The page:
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Mental health; Kanye West; Britney Spears; Amanda Bynes
Kanye 'Ye' West/Wikicommons/Britney Spears/Wikicommons

When mental health struggles are public, compassion should be public.

If there's one thing that everyone thinks they're an expert on when it comes to celebrities and public figures, it's mental health. We hear the hot takes, read the think pieces and listen to the armchair therapists out there sharing their opinions. Oftentimes those opinions are based off a very limited experience and understanding of mental health conditions. When a celebrity or other public figure is called a jerk, narcissistic or downright crazy, it adds insult to injury as no one should be labeled with such dehumanizing terms.


It's important to understand that no two people's mental illness looks the same. Sure, there will be similarities between two people that experience the same mental health condition, that's how you get the criteria needed to meet the diagnosis, but the diagnosis can affect people very differently. So an influencer or social media friend sharing their commentary on celebrities they share a diagnosis with is unfair and unhelpful. Having a mental illness only makes one an expert in how that particular mental illness affects oneself, not another person.

Photo by Anthony Tran on Unsplash

The same sentiment goes for therapists who don't specialize or work with the population they're discussing. When it comes to mental illness and fame, therapists have to ask themselves if their opinion needs to be on display for the entire world to see. The general public has little compassion for people in the public eye experiencing mental health crises. It seems that people would rather gawk and discuss what the person said or did instead of intentionally tuning out.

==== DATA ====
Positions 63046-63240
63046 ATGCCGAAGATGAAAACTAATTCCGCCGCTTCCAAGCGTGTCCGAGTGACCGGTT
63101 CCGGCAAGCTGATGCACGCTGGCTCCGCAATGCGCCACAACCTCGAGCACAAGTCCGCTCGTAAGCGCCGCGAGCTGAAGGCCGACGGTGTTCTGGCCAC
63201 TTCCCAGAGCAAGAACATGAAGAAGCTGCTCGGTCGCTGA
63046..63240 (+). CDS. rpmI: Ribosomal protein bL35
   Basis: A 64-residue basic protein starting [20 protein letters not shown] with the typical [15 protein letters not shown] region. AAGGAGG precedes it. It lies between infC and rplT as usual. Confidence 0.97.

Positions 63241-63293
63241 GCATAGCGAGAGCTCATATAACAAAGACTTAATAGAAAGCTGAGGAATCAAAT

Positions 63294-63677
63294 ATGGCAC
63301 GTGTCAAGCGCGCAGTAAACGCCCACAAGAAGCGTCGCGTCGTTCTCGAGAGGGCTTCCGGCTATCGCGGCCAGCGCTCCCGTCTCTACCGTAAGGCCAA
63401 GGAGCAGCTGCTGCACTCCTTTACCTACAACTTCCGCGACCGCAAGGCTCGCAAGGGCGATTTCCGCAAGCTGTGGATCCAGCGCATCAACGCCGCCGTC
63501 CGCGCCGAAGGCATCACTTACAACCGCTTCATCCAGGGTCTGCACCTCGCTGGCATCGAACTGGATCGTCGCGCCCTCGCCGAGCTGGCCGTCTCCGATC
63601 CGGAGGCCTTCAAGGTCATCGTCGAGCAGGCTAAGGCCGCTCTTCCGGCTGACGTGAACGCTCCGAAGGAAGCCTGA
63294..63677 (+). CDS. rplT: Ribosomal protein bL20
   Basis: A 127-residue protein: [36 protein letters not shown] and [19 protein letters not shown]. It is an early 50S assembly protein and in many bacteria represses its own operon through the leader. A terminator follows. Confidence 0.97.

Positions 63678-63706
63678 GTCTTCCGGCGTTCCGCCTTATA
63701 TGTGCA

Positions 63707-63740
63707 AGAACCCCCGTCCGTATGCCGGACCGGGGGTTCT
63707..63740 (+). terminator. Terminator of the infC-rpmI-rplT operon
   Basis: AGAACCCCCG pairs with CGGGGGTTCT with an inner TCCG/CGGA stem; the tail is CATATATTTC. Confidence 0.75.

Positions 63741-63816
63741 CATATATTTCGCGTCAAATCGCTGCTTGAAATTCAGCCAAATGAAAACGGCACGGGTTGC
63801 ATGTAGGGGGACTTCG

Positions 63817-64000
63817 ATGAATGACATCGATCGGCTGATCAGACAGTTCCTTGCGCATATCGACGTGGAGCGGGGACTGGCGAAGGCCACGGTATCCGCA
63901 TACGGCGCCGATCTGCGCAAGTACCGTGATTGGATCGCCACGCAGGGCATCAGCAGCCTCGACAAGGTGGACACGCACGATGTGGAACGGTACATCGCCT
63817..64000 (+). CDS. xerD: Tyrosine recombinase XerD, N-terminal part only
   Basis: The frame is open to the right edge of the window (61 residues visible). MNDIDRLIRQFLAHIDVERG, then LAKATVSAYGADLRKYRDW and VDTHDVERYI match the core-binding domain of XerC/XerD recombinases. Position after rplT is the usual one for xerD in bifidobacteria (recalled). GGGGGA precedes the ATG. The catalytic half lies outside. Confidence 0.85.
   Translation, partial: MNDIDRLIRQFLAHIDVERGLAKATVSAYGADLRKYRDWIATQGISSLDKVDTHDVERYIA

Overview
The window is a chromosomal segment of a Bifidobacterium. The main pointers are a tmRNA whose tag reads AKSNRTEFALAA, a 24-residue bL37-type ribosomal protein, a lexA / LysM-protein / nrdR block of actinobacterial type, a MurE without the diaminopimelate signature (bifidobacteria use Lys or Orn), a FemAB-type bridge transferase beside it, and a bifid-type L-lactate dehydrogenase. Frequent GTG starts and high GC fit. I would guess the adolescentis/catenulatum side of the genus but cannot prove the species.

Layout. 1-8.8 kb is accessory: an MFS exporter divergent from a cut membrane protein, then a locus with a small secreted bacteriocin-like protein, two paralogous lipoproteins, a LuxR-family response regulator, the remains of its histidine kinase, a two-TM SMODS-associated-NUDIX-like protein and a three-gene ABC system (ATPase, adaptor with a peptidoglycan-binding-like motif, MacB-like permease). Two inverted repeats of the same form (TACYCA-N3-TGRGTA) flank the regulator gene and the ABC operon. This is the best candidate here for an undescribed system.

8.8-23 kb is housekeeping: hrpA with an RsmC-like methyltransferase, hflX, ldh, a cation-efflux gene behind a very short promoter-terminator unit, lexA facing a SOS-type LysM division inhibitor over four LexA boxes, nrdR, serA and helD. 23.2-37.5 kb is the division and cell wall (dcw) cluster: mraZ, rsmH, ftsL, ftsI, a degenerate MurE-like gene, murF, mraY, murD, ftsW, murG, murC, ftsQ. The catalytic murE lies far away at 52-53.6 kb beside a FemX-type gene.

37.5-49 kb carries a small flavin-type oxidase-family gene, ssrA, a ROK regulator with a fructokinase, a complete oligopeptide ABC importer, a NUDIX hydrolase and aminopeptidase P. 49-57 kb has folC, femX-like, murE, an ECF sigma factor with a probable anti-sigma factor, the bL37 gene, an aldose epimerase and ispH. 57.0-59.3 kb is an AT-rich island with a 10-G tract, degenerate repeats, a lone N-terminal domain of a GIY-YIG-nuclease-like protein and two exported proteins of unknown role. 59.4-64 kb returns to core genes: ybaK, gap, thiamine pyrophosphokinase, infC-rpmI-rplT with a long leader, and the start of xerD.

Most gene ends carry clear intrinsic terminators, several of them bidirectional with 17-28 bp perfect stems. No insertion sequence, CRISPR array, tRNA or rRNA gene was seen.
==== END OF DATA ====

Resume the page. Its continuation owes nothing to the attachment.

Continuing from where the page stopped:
Accountability for poor behaviors and actions can come after the public figure has been deemed safe and of sound mind, but the accountability for the media should be in the moment. People across the globe would have no idea what a celebrity in the middle of a mental health crisis said if they didn't have a camera and microphone in their face. People wouldn't know what a celebrity did while in a mental health crisis if paparazzi wasn't snapping a picture for media outlets to print and discuss. But we as consumers also have the responsibility to disengage from this type of content.

News stations, magazines and online media sources push stories they think their readers will be interested in, but are we really interested in seeing someone publicly struggle? Are we assuming that because they were able to make it to an interview they must be coherent enough to know what they're saying? Being a celebrity with a severe mental health diagnosis is a double-edged sword because you can afford appropriate healthcare, but you also have people whose job it is to book you interviews and events and get you there. If an average person were to experience these things, would they be able to make these appearances?

Photo by Louis Galvez on Unsplash

It's important to remember that public figures are still people. Their families are seeing a much fuller picture than you are and are likely unable to help in an effective way. The money to get to do the things that pop into your head at a moment's notice is something the average person doesn't have, so it can make the celebrity's behavior seem much more extreme. Especially because the average person could have a fleeting thought but no means to complete it so they move on to the next thought.

Celebrities are people and people experience mental health crises. In the moments that they are unable to self-identify that there's a problem, we should look away, because as long as we are consuming the downward spiral, we are inadvertently contributing to the behaviors.